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Neil Mitchell has discovered it’s currently against the law for compensation to be paid to taxi licence holders

This week Uber and other ride-sharing businesses finally got the green light in Victoria.

Premier Daniel Andrews and the Public Transport Minister Jacinta Allan announced a $453 million dollar assistance package.

This includes the buyback of hundreds of taxi licenses. $100-thousand dollars for the first licence, and $50-thousand dollars for the second.

It’s described as compensation, compensation for a change in licence conditions.

Neil Mitchell has uncovered a big problem with this.

There is a piece of government legislation called the Transport (Compliance and Miscellaneous) Act of 1983.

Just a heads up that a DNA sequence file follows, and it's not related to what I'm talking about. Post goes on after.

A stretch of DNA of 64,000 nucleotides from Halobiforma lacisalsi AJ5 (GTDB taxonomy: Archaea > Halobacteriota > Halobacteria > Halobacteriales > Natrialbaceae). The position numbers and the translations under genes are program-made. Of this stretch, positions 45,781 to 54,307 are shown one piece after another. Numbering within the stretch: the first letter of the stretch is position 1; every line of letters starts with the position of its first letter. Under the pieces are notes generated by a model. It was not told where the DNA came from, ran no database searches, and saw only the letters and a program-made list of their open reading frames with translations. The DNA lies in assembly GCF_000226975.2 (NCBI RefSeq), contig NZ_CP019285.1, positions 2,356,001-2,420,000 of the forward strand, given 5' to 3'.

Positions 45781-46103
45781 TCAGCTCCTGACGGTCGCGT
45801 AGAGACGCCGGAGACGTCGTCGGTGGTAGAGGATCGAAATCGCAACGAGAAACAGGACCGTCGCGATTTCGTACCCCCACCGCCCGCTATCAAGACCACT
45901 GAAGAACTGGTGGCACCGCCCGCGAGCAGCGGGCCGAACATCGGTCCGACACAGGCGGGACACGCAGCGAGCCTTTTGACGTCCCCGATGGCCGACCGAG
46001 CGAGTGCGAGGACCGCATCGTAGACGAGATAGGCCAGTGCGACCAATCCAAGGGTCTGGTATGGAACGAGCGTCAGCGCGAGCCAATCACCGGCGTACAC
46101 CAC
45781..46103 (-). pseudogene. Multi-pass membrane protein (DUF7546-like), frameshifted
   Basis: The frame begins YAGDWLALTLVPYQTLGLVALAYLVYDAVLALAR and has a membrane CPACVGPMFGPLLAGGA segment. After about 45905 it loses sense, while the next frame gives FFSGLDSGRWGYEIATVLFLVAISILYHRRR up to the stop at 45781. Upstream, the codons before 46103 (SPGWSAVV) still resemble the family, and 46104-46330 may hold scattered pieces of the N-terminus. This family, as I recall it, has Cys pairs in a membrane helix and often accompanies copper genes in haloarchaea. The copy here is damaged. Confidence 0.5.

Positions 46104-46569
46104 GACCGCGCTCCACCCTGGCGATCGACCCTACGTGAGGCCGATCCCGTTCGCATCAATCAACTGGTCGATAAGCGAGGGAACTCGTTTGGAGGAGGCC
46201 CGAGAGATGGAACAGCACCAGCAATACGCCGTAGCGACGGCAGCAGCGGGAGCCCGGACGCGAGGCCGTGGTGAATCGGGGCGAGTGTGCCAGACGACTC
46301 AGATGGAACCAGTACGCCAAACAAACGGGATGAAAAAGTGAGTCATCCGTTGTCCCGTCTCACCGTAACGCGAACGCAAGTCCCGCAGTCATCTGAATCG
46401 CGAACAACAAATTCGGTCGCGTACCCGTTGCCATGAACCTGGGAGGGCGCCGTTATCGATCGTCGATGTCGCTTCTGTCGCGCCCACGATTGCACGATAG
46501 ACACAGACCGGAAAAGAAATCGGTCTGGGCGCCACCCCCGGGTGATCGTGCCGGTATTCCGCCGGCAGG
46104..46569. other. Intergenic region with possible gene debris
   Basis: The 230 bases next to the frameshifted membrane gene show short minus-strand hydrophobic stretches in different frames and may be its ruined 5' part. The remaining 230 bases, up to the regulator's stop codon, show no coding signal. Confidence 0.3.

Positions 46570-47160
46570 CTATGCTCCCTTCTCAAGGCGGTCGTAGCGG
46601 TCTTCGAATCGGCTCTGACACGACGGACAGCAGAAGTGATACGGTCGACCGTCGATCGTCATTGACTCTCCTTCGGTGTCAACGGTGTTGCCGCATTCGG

It outlines that there is no compensation payable if any decision is made around licence changes.

No compensation payable if terms are altered, varied or added to licence conditions.

3AW Mornings Legal Adviser David Galbally QC from Madgwicks Lawyers spoke with Neil Mitchell.

‘It is, arguable that the legislation can be read down to be limited to those transportation services that are mentioned in the act.’

Taxi’s aren’t mention in the act, but it does cover transport in general. 

‘It is very arguable both sides that no compensation is payable.’

‘The handout from the government, It’s just a freebie… something they don’t have to do…’ – David Galbally told 3AW Mornings. 

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